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Debates Forum

  1. Donation rwingett
    Ming the Merciless
    07 Jul '09 17:34 / 1 edit
    In this month's issue of Money Magazine, there is disturbing set of statistics dealing with college graduation rates. You have the Well-Off (those whose parents' income was in the top 25% ), the Poor (those whose parents' income was in the bottom 25% ), those who had high SATs (from 1200 to 1600), and those who had low SATs (800 to 999). It breaks down as follows:

    Well-Off with high SATs graduated at 82%

    Well-Off with low SATs graduated at 52%

    Poor with high SATs graduated at 44%

    Of course the rich, smart people do well. There's no surprise there. But the rich idiots graduate at a HIGHER rate than the poor, smart people. Being wealthy is a greater guarantee that you'll graduate from college than being smart. For a nation that prides itself on "equal opportunity", this should be a mark of shame.
  2. Standard member sh76
    Civis Americanus Sum
    07 Jul '09 18:12
    Originally posted by rwingett
    In this month's issue of Money Magazine, there is disturbing set of statistics dealing with college graduation rates. You have the [b]Well-Off (those whose parents' income was in the top 25% ), the Poor (those whose parents' income was in the bottom 25% ), those who had high SATs (from 1200 to 1600), and those who had low SATs (800 to 999). It br ...[text shortened]... . For a nation that prides itself on "equal opportunity", this should be a mark of shame.[/b]
    Exactly.

    Dump the lousy public school system that's failed the poor and replace it with a voucher system that requires results of the schools if they want your voucher dollars. The schools will need to get results or perish, unlike the public schools which flounder along in perpetuity.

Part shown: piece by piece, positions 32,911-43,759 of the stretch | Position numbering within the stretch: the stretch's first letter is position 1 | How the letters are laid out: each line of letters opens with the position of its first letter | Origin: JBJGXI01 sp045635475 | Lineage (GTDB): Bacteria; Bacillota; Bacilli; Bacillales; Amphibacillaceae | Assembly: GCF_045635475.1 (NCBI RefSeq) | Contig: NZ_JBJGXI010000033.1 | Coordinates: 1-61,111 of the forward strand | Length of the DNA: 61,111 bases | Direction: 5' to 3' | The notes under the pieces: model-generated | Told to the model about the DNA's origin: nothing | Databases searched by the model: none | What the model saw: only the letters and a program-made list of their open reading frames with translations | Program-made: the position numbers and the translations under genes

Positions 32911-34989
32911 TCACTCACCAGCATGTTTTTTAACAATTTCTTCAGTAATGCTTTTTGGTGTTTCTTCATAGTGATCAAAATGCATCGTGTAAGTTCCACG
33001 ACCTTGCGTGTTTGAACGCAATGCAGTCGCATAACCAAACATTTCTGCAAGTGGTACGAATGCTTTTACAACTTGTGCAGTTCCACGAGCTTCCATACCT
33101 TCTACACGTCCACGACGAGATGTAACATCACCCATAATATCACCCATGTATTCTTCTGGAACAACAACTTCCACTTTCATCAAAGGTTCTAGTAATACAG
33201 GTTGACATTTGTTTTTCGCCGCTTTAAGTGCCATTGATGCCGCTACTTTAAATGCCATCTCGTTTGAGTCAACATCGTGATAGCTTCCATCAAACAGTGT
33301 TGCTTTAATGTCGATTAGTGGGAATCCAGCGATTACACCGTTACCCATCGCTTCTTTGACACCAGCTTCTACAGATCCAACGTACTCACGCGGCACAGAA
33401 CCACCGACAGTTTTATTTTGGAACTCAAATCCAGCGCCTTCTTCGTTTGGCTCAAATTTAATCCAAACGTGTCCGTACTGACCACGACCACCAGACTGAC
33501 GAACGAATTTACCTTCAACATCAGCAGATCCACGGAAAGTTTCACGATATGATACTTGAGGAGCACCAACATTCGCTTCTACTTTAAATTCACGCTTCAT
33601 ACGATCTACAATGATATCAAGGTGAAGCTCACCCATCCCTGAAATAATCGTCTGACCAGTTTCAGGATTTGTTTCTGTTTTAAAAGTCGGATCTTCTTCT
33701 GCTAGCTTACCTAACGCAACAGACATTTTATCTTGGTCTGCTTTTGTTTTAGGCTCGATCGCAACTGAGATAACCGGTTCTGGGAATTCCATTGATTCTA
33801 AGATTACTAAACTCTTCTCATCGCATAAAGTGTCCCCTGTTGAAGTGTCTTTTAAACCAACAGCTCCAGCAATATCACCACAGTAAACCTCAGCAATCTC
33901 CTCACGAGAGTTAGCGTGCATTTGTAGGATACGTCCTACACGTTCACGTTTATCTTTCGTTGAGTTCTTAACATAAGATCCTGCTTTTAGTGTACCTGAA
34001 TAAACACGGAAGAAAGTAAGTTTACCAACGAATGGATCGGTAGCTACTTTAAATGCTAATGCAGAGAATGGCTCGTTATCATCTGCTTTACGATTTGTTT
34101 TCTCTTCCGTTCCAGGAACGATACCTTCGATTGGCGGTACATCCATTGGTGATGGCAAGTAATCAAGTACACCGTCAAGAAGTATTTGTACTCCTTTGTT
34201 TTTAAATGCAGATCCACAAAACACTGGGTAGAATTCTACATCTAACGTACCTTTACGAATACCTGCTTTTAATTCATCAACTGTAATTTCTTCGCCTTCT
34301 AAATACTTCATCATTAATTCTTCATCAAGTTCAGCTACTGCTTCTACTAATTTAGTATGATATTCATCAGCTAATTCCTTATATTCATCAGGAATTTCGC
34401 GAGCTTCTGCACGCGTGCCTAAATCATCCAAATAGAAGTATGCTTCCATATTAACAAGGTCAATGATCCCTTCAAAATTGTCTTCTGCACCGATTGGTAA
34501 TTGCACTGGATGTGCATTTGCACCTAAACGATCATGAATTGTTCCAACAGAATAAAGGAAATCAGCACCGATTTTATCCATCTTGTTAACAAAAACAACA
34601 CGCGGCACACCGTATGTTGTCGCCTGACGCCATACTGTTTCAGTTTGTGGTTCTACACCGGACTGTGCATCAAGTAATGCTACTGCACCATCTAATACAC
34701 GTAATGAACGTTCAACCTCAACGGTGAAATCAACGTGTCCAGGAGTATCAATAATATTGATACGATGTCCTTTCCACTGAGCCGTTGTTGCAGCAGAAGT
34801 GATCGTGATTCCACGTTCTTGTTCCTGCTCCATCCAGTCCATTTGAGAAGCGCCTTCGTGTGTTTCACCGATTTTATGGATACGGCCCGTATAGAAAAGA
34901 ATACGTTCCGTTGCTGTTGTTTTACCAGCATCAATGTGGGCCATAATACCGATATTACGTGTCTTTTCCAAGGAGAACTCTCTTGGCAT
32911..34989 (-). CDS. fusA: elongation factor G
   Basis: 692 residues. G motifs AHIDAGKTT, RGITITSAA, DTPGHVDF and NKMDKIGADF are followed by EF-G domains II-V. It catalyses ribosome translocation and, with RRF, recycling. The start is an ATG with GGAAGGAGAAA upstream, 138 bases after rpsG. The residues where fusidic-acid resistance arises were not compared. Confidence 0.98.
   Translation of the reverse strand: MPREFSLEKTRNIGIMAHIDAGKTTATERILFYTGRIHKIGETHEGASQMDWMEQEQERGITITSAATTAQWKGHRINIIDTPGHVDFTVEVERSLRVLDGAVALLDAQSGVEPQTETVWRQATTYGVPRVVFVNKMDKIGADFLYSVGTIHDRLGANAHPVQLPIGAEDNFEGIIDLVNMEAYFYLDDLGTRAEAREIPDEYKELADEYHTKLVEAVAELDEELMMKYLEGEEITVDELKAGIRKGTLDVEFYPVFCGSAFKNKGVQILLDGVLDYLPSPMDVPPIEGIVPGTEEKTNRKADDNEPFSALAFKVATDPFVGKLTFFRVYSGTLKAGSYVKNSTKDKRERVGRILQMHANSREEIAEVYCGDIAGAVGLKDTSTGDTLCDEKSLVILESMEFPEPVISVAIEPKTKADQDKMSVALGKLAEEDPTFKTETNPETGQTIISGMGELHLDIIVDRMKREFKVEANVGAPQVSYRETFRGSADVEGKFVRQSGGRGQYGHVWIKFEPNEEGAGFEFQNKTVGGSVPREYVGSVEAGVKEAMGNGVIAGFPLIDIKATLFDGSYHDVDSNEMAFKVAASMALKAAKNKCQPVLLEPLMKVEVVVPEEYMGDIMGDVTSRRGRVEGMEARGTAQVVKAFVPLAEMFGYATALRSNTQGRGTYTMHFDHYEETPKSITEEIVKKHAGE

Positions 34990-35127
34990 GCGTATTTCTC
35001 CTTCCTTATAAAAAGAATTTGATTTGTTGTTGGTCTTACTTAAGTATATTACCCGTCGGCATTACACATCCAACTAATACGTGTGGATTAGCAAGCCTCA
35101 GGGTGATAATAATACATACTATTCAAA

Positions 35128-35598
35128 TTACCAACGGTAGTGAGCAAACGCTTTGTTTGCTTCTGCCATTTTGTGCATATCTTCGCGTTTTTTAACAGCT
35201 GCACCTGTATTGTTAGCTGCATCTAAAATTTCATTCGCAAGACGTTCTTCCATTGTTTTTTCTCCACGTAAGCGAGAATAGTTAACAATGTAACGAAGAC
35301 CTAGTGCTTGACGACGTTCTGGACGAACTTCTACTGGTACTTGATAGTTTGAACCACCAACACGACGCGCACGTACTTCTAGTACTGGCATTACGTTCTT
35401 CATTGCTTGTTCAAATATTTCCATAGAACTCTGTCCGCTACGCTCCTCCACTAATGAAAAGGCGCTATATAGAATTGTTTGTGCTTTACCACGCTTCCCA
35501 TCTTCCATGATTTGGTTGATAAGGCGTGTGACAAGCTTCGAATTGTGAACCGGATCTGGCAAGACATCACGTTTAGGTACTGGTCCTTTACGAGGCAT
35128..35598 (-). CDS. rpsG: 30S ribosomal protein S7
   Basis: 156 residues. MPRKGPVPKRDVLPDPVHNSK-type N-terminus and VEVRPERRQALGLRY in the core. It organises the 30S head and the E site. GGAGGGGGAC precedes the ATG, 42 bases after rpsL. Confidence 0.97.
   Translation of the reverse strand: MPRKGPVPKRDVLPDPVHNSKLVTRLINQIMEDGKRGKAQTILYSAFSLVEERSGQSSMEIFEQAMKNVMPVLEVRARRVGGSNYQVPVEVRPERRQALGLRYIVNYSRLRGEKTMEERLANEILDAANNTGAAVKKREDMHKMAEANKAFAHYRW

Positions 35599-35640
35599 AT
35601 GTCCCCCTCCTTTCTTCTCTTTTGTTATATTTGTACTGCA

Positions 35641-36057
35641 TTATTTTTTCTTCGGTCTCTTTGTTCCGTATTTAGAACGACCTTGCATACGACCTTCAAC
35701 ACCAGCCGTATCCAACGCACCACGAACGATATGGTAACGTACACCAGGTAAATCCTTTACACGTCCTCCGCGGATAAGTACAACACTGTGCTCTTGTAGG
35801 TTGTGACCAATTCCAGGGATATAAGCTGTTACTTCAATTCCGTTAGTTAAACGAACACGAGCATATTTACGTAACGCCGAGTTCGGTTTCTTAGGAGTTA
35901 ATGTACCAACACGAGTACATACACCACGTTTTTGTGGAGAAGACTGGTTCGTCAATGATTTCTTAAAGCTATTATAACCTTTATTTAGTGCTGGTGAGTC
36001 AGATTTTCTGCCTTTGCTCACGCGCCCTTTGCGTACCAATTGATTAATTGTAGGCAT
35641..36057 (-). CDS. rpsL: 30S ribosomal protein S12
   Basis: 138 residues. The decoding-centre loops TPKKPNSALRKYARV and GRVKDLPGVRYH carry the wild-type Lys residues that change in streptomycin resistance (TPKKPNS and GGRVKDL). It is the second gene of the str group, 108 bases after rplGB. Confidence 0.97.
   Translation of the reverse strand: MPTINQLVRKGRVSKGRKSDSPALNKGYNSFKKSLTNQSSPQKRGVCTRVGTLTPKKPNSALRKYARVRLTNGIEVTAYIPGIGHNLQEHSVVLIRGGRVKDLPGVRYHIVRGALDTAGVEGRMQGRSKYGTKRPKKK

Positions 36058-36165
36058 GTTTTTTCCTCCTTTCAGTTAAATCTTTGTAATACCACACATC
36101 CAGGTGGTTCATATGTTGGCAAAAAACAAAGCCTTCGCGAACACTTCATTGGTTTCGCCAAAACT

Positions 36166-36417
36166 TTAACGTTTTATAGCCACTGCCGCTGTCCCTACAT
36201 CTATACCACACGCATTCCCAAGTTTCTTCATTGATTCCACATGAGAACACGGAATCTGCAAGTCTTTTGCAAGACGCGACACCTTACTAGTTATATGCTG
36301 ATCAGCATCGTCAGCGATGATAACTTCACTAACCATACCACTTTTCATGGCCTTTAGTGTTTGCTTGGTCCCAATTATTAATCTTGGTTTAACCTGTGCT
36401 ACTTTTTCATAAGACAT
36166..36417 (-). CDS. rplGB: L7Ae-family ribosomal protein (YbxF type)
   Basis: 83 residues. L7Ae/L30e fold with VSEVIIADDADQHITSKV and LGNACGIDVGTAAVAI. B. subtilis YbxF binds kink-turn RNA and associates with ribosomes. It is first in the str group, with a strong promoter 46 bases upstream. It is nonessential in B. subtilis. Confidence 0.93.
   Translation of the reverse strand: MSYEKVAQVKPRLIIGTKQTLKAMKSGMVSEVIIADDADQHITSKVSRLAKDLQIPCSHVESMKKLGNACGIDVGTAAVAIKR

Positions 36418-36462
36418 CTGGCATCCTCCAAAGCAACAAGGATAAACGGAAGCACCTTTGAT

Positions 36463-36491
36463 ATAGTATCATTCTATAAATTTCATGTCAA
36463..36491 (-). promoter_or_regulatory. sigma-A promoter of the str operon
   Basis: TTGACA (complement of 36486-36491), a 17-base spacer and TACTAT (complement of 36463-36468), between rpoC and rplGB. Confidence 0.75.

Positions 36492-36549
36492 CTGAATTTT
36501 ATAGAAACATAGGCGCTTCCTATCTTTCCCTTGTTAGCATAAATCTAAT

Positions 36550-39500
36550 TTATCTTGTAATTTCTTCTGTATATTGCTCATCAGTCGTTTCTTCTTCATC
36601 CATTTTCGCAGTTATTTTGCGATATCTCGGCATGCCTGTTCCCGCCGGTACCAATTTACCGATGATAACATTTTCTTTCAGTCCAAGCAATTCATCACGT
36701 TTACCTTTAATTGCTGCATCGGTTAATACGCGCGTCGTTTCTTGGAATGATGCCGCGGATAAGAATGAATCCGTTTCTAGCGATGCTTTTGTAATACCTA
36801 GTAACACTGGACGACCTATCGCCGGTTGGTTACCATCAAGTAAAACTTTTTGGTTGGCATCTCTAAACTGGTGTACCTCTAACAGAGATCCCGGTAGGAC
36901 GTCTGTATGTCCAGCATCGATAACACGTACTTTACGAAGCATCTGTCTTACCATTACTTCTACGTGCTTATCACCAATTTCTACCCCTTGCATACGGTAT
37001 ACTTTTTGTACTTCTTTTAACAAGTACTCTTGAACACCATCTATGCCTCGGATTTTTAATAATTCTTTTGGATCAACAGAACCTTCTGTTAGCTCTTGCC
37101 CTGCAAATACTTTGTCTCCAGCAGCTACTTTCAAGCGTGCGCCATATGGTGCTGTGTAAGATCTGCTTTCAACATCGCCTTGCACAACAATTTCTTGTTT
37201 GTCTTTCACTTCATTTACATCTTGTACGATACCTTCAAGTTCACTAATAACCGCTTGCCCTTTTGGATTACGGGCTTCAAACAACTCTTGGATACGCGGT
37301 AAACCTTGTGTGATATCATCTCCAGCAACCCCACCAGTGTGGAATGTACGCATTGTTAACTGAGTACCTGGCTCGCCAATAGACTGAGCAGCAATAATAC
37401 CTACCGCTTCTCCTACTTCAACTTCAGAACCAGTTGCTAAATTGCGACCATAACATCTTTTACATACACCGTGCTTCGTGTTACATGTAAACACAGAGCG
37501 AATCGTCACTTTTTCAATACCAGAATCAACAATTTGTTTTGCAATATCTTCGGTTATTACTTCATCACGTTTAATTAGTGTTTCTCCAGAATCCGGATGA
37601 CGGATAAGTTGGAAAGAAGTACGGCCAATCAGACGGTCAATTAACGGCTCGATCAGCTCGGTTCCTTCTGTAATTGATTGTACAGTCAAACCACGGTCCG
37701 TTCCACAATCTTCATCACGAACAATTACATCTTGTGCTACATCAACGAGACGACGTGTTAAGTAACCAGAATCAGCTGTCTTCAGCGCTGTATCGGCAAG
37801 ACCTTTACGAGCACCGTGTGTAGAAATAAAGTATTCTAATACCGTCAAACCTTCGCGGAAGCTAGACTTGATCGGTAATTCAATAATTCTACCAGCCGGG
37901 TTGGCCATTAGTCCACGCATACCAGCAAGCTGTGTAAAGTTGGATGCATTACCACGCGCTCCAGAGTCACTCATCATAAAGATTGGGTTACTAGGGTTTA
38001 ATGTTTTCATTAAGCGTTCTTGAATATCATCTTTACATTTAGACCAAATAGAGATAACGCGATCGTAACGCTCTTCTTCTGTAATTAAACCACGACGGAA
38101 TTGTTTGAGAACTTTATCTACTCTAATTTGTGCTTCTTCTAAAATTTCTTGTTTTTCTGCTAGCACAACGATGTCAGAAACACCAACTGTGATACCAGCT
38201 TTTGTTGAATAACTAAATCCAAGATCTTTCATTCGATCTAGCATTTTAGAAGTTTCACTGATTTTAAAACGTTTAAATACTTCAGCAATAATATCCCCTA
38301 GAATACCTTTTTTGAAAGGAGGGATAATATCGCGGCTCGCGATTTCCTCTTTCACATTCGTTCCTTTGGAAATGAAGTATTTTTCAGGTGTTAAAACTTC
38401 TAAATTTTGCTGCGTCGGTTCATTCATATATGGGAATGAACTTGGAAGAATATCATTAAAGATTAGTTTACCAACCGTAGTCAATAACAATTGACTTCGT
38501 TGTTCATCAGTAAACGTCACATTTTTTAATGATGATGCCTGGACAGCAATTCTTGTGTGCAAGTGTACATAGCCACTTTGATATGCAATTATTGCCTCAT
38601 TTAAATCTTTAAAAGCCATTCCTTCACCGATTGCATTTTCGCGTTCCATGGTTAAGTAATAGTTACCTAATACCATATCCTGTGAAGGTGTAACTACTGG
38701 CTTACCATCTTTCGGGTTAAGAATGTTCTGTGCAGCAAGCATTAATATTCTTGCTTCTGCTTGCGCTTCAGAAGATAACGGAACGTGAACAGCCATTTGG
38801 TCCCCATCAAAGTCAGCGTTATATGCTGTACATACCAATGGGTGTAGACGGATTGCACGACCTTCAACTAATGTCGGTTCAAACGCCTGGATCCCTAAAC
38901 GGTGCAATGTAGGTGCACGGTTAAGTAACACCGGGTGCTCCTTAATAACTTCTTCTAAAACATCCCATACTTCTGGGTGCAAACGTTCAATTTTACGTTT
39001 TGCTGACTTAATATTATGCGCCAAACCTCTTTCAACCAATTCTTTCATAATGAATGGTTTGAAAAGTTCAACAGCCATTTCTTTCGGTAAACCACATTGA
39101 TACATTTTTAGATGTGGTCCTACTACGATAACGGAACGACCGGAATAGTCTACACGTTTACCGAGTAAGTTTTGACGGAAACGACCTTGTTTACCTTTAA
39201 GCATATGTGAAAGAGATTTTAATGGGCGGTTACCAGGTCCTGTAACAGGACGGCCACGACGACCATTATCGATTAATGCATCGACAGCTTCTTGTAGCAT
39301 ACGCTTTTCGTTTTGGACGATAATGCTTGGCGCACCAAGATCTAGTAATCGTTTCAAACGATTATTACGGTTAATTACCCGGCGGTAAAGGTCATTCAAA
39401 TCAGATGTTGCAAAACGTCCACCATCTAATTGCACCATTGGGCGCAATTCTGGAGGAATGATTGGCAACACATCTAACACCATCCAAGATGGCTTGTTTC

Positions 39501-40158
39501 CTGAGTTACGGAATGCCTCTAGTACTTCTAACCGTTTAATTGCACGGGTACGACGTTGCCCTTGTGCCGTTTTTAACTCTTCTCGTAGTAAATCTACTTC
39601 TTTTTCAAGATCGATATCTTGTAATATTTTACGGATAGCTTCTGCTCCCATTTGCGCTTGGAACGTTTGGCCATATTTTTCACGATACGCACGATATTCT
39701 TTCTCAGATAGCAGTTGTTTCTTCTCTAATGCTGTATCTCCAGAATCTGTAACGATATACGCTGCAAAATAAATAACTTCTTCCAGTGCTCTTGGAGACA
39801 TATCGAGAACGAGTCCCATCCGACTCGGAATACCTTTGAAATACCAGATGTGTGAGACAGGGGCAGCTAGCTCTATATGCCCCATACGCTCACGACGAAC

3. Donation rwingett
    Ming the Merciless
    07 Jul '09 18:21
    Originally posted by sh76
    Exactly.

    Dump the lousy public school system that's failed the poor and replace it with a voucher system that requires results of the schools if they want your voucher dollars. The schools will need to get results or perish, unlike the public schools which flounder along in perpetuity.
    It's amazing the conclusions you can draw from the data if you're creative enough.

    There's no way you can fault the public school system based on the data I've presented here. Both poor and rich kids are getting good SAT scores. The free public schools DO provide equal opportunity.

    Back to the blackboard for you.
  4. Standard member sh76
    Civis Americanus Sum
    07 Jul '09 18:22 / 2 edits
    Originally posted by rwingett
    There's no way you can fault the public school system based on the data I've presented here.
    No, not on the data you've presented alone.

    I'm a proponent of vouchers for many other reasons apart from this data.

    I'd be interested to hear how you would fix the public school system, though.

    Or, are you saying that the public schools are fine? KN was saying the other day that the public schools in poor neighborhoods were so bad that the poor are effectively not given an education? Is he right?
  5. Standard member spruce112358
    Democracy Advocate
    07 Jul '09 18:25
    Originally posted by rwingett
    In this month's issue of Money Magazine, there is disturbing set of statistics dealing with college graduation rates. You have the [b]Well-Off (those whose parents' income was in the top 25% ), the Poor (those whose parents' income was in the bottom 25% ), those who had high SATs (from 1200 to 1600), and those who had low SATs (800 to 999). It br ...[text shortened]... . For a nation that prides itself on "equal opportunity", this should be a mark of shame.[/b]